Army tests Apaches during RIMPAC exercises at sea
The Army in Hawaii has landed Black Hawk and Kiowa Warrior helicopters on the decks of underway Navy ships in the past as the land service seeks to prove its sea-based flexibility.
During the current Rim of the Pacific exercises, the Army added some firepower, landing AH-64E Apache Guardian gunships on the amphibious ship USS Peleliu.
"The reason it's interesting and different is because the Apache is a land-based piece of equipment," said Army Chief Warrant Officer 3 Matthew Gottschling, an instructor pilot with the 1st Armed Reconnaissance Battalion.
"By training us how to do the ship landings on a larger ship, it enables us to forward project our force by doing the cross-training with the Navy and the Marines."
The Apaches also were to test their ability to provide a counteroffensive role against simulated enemy attacking ships.
Eight of the latest model Apache Guardians were shipped to Hawaii in June from Fort Carson, Colo., for RIMPAC, separate training in Hawaii, and for a new deployment model being tested by U.S. Army Pacific.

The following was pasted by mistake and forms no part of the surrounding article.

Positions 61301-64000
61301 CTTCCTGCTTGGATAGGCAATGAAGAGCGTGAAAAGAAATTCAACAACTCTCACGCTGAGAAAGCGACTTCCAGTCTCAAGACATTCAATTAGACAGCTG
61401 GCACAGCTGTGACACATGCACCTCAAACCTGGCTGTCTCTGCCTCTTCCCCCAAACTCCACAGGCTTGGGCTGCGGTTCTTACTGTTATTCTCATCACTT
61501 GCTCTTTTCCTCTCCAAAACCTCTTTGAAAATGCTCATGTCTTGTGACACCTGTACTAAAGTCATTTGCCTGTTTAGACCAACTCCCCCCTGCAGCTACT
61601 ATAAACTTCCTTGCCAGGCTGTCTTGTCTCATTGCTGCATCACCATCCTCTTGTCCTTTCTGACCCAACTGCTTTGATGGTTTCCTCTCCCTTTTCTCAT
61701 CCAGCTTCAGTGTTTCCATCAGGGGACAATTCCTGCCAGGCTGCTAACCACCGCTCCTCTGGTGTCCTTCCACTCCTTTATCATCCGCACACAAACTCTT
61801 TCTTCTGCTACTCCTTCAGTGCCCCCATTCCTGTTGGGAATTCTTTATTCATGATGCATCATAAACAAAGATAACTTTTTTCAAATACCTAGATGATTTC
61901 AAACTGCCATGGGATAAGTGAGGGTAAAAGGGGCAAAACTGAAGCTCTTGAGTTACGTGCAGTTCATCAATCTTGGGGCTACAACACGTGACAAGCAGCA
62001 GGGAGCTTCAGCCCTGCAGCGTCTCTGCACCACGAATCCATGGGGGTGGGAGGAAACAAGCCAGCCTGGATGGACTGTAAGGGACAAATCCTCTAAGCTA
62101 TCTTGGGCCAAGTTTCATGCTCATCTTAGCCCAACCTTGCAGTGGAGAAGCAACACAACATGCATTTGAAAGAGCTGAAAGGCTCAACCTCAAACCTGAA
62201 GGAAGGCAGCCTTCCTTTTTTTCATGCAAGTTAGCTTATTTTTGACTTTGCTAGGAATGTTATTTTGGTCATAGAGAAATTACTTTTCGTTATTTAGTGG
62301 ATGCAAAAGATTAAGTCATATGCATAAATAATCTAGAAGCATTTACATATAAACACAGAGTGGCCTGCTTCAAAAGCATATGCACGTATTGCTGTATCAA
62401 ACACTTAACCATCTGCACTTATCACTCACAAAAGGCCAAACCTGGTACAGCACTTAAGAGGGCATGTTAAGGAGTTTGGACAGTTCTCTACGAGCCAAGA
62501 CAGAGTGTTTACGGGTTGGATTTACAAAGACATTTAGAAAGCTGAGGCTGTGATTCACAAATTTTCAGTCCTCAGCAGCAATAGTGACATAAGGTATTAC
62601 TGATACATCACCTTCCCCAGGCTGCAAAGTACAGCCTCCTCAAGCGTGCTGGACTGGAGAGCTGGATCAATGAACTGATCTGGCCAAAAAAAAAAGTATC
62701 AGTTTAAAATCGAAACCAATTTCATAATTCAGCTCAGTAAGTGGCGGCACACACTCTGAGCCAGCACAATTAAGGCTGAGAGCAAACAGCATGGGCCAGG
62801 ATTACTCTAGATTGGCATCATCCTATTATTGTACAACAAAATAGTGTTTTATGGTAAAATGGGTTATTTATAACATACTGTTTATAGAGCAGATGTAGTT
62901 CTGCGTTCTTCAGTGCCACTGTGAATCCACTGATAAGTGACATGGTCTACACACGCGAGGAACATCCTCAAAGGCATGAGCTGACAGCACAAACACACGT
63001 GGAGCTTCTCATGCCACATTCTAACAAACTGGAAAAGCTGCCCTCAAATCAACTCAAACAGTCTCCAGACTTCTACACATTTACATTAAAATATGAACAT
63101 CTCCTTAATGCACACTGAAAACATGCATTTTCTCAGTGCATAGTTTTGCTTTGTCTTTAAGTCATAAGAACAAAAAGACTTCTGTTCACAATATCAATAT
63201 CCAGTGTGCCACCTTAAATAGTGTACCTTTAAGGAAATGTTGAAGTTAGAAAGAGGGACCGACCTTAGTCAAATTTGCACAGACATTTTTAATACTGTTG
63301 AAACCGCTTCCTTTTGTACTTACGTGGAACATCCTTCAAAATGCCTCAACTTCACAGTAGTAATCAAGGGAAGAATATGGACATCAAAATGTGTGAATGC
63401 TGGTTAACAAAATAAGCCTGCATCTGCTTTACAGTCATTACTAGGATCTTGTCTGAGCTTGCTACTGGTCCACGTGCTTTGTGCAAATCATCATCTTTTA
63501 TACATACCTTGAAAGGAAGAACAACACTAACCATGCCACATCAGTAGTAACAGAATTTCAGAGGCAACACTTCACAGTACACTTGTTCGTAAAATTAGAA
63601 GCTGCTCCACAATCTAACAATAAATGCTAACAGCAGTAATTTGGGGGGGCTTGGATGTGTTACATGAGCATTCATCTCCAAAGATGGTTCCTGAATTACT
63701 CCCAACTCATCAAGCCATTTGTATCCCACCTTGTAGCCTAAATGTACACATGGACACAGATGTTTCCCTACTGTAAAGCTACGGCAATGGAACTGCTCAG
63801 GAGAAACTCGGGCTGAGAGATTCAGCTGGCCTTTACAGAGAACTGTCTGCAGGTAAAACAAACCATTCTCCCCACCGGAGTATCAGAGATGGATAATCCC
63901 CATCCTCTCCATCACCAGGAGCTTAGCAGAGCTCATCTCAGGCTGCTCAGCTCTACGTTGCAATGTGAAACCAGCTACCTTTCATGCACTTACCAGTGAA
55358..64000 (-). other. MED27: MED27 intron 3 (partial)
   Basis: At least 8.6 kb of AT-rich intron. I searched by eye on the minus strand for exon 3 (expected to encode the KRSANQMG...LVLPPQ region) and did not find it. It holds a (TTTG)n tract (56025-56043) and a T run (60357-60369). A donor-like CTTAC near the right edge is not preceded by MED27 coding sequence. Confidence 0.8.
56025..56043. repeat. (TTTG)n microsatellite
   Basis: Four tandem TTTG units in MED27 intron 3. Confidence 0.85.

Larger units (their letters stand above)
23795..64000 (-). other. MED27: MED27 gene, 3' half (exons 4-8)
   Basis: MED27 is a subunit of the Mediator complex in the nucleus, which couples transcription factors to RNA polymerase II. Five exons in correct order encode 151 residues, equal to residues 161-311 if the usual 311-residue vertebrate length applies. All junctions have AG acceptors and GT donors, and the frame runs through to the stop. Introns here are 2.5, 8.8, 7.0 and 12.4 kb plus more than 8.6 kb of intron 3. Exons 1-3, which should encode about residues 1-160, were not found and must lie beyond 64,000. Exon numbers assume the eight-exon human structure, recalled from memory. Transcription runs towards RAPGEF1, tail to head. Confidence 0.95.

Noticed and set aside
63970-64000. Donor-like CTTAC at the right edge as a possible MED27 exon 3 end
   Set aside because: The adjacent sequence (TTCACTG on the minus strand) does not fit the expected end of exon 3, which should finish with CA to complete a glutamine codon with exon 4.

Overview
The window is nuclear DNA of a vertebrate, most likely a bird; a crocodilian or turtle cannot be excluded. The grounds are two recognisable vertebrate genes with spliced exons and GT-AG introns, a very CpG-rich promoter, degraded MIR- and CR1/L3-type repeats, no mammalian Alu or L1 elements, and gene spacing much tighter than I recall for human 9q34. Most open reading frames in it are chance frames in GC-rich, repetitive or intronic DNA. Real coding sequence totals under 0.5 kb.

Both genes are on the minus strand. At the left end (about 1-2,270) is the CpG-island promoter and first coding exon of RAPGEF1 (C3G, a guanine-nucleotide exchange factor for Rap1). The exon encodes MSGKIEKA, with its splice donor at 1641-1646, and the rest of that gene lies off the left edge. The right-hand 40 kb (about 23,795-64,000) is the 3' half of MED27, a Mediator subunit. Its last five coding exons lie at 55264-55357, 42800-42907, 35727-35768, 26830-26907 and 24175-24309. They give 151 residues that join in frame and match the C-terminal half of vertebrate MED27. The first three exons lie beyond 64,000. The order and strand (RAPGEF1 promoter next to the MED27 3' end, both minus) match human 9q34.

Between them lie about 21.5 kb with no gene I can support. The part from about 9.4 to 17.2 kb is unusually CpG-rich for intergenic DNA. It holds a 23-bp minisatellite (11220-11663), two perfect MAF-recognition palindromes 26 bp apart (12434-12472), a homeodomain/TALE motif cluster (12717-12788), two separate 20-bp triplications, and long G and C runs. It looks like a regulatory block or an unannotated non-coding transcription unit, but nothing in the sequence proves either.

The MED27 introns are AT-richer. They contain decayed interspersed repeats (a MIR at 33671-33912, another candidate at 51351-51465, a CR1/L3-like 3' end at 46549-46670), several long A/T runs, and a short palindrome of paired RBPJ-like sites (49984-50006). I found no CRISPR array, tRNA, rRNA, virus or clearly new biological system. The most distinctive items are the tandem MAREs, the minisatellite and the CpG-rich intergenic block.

Longer term, the Army plans to replace its aging Kiowa scout helicopters at Wheeler Army Airfield with Apache gunships.
With a stated U.S. goal of not becoming enmeshed in coming years in protracted land wars, the Army has set out to become more agile and quick-reacting -- in short, more expeditionary, like the Marines.
Four of the Apaches are being shipped farther into the Pacific -- including Indonesia -- for the first "Pacific Pathways" that calls for exercises and engagements with foreign nations that will have rotational Army forces travel from exercise to exercise for months at a time.
Those soldiers also could be diverted to a combat mission or respond in the event of a humanitarian assistance or disaster relief need.
Col. Kenneth A. Hawley, commander of the 25th Combat Aviation Brigade at Wheeler, said in June that there's plenty of room for Navy, Marine Corps -- and Army -- helicopters on the decks of Navy ships when emergencies arise.
"I think if you talk to a lot of (military) leaders out here, there's more than enough operational missions for all services to really execute," Hawley said. "And this just adds to the capability of the (U.S. Pacific Command) commander if he's got to execute anything he needs to. It can be with the Marines, it could be with the Army."
The other four Apaches are scheduled to conduct training at Pohakuloa Training Area on Hawaii island before returning to Fort Carson in mid-August.